More on Bitcoin Transactions

To understand why digital signatures are integral to Bitcoin transactions, you'll need to learn a bit about the structure of Bitcoin transactions. This chapter will introduce you to what's happening "Behind the Scenes" in these transactions. We'll discuss this more in Unit 5.

Transaction Outputs and Inputs

Transaction Inputs

Transaction inputs identify (by reference) which UTXO will be consumed and provide proof of ownership through an unlocking script.

To build a transaction, a wallet selects from the UTXO it controls, UTXO with enough value to make the requested payment. Sometimes one UTXO is enough, other times more than one is needed. For each UTXO that will be consumed to make this payment, the wallet creates one input pointing to the UTXO and unlocks it with an unlocking script.

Let's look at the components of an input in greater detail. The first part of an input is a pointer to an UTXO by reference to the transaction hash and an output index, which identifies the specific UTXO in that transaction. The second part is an unlocking script, which the wallet constructs in order to satisfy the spending conditions set in the UTXO. Most often, the unlocking script is a digital signature and public key proving ownership of the bitcoin. However, not all unlocking scripts contain signatures. The third part is a sequence number, which will be discussed later.

Consider our example in Transactions – Behind the Scenes. The transaction inputs are an array (list) called vin:

"vin": [
    "txid": "7957a35fe64f80d234d76d83a2a8f1a0d8149a41d81de548f0a65a8a999f6f18",
    "vout": 0,
    "scriptSig" : "3045022100884d142d86652a3f47ba4746ec719bbfbd040a570b1deccbb6
    f6e3813[ALL] 0484ecc0d46f1918b30928fa0e4ed99f16a0fb4fde0735e7ade8416ab9fe42
    "sequence": 4294967295


The transaction inputs in Alice's transaction. As you can see, there is only one input in the list (because one UTXO contained sufficient value to make this payment). The input contains four elements:

  • A transaction ID, referencing the transaction that contains the UTXO being spent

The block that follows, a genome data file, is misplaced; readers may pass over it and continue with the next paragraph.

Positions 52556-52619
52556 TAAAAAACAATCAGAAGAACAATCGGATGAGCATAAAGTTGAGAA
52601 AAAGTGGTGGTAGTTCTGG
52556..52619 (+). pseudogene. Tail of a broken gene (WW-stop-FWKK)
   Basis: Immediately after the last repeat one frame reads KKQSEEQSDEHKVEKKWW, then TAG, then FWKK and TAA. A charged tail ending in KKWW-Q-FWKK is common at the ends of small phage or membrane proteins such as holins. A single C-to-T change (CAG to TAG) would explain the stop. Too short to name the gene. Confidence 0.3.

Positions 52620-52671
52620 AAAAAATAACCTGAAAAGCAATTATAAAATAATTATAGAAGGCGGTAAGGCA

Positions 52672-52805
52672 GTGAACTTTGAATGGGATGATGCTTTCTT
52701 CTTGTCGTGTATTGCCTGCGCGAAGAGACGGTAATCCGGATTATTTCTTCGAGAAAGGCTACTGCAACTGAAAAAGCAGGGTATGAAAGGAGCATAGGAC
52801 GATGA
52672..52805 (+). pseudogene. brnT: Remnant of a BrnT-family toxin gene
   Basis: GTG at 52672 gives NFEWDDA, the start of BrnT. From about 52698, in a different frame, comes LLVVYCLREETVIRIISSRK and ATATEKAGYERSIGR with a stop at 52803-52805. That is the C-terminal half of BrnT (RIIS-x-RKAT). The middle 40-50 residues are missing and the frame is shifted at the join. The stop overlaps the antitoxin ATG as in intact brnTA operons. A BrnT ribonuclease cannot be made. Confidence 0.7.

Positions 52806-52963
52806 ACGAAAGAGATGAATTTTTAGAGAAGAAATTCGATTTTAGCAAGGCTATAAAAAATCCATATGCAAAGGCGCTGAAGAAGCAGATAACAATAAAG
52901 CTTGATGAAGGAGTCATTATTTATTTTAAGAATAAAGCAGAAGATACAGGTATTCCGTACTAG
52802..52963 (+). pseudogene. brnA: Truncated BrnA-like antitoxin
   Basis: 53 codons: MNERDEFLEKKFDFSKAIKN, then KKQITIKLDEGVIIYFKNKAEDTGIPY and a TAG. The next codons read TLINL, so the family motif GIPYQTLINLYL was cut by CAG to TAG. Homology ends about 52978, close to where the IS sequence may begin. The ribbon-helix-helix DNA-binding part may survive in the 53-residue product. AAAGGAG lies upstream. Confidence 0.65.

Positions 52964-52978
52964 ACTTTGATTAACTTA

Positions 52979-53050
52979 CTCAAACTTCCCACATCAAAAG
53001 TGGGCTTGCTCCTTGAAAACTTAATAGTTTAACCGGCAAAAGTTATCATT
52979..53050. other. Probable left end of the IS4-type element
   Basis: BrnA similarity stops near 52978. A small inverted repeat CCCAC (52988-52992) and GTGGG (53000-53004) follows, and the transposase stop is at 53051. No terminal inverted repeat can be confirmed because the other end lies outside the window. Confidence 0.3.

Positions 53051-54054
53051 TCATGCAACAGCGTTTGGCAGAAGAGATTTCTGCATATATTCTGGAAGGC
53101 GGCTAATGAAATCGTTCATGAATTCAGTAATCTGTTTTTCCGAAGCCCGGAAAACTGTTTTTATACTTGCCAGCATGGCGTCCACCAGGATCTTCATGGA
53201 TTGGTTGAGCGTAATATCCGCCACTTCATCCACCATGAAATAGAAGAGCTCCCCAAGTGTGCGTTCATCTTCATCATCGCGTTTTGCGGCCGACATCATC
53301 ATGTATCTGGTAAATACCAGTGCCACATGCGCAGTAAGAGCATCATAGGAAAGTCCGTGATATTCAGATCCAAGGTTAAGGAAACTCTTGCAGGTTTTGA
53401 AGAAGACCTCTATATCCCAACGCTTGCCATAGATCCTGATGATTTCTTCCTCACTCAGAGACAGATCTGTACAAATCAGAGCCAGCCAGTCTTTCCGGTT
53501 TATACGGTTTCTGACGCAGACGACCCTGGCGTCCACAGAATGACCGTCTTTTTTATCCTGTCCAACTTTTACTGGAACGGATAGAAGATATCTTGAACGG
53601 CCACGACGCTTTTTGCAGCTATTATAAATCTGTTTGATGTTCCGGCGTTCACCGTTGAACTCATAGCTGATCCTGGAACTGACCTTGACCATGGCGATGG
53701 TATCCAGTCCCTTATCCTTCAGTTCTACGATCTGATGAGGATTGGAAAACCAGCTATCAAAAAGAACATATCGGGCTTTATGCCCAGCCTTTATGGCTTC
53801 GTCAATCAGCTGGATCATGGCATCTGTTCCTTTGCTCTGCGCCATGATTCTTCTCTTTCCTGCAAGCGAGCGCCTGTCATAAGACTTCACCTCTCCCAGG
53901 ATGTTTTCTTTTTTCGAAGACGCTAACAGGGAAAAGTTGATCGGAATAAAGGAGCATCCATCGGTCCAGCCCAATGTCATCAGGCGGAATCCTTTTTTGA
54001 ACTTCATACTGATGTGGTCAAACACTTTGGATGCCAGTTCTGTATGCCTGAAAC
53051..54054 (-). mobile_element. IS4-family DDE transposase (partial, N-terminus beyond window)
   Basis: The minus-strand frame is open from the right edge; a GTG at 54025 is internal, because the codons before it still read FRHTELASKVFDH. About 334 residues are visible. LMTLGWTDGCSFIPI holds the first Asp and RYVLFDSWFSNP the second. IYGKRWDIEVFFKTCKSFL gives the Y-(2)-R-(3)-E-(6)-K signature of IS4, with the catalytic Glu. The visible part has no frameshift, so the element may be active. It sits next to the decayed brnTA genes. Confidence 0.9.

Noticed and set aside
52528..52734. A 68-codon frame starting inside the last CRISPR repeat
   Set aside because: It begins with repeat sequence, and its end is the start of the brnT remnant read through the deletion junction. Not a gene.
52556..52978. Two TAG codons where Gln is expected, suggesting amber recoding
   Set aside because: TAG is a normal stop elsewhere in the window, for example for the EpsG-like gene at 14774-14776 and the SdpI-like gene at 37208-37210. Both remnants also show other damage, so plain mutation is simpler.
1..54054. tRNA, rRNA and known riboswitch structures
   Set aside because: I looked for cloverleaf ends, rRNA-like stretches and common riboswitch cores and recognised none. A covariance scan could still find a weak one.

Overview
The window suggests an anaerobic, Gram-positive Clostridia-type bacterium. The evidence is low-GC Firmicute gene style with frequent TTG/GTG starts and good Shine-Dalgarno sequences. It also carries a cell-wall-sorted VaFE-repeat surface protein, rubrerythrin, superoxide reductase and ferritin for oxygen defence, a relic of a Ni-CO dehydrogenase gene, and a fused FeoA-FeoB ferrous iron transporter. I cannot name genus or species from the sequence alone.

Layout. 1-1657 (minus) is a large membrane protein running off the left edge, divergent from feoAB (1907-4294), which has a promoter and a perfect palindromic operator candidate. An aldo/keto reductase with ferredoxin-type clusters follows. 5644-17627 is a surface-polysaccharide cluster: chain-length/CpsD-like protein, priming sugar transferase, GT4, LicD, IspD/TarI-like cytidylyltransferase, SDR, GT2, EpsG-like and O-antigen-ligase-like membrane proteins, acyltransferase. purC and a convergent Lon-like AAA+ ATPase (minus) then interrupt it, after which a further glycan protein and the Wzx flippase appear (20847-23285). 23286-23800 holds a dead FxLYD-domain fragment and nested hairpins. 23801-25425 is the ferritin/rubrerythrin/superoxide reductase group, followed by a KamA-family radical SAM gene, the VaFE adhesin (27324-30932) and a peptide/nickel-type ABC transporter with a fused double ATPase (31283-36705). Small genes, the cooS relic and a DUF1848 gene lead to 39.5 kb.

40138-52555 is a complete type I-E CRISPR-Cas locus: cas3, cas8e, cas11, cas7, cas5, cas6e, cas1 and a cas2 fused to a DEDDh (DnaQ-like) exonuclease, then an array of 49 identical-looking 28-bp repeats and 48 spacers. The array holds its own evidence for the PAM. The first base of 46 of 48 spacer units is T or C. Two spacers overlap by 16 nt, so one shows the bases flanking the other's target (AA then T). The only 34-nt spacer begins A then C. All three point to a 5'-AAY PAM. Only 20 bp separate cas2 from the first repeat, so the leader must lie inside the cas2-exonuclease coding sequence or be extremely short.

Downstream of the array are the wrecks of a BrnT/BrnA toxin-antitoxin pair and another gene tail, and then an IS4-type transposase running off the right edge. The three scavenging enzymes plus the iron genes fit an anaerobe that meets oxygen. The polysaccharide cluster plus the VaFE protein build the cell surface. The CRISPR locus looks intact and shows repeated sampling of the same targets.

• An output index (vout), identifying which UTXO from that transaction is referenced (first one is zero)
  • A scriptSig, which satisfies the conditions placed on the UTXO, unlocking it for spending
  • A sequence number (to be discussed later)

In Alice's transaction, the input points to the transaction ID:


and output index 0 (i.e., the first UTXO created by that transaction). The unlocking script is constructed by Alice's wallet by first retrieving the referenced UTXO, examining its locking script, and then using it to build the necessary unlocking script to satisfy it.

Looking just at the input you may have noticed that we don't know anything about this UTXO, other than a reference to the parent transaction containing it. We don't know its value (amount in satoshi), and we don't know the locking script that sets the conditions for spending it. To find this information, we must retrieve the referenced UTXO by retrieving the parent transaction that contains it. Notice that because the value of the input is not explicitly stated, we must also use the referenced UTXO in order to calculate the fees that will be paid in this transaction.

It's not just Alice's wallet that needs to retrieve UTXO referenced in the inputs. Once this transaction is broadcast to the network, every validating node will also need to retrieve the UTXO referenced in the transaction inputs in order to validate the transaction.

  "vout": [
     "value": 0.10000000,
     "scriptPubKey": "OP_DUP OP_HASH160 7f9b1a7fb68d60c536c2fd8aeaa53a8f3cc025a8 

Transactions on their own seem incomplete because they lack context. They reference UTXO in their inputs but without retrieving that UTXO we cannot know the value of the inputs or their locking conditions. When writing bitcoin software, anytime you decode a transaction with the intent of validating it or counting the fees or checking the unlocking script, your code will first have to retrieve the referenced UTXO from the blockchain in order to build the context implied but not present in the UTXO references of the inputs. For example, to calculate the amount paid in fees, you must know the sum of the values of inputs and outputs. But without retrieving the UTXO referenced in the inputs, you do not know their value. So a seemingly simple operation like counting fees in a single transaction in fact involves multiple steps and data from multiple transactions.

We can use the same sequence of commands with Bitcoin Core as we used when retrieving Alice's transaction (getrawtransaction and decoderawtransaction). With that we can get the UTXO referenced in the input from Alice's transaction and take a look:

UTXO from the previous transaction, referenced in the input from Alice's transaction

We see that this UTXO has a value of 0.1 BTC and that it has a locking script (scriptPubKey) that contains "OP_DUP OP_HASH160…".

Tip: To fully understand Alice's transaction we had to retrieve the previous transaction referenced as input. A function that retrieves previous transactions and unspent transaction outputs is very common and exists in almost every bitcoin library and API.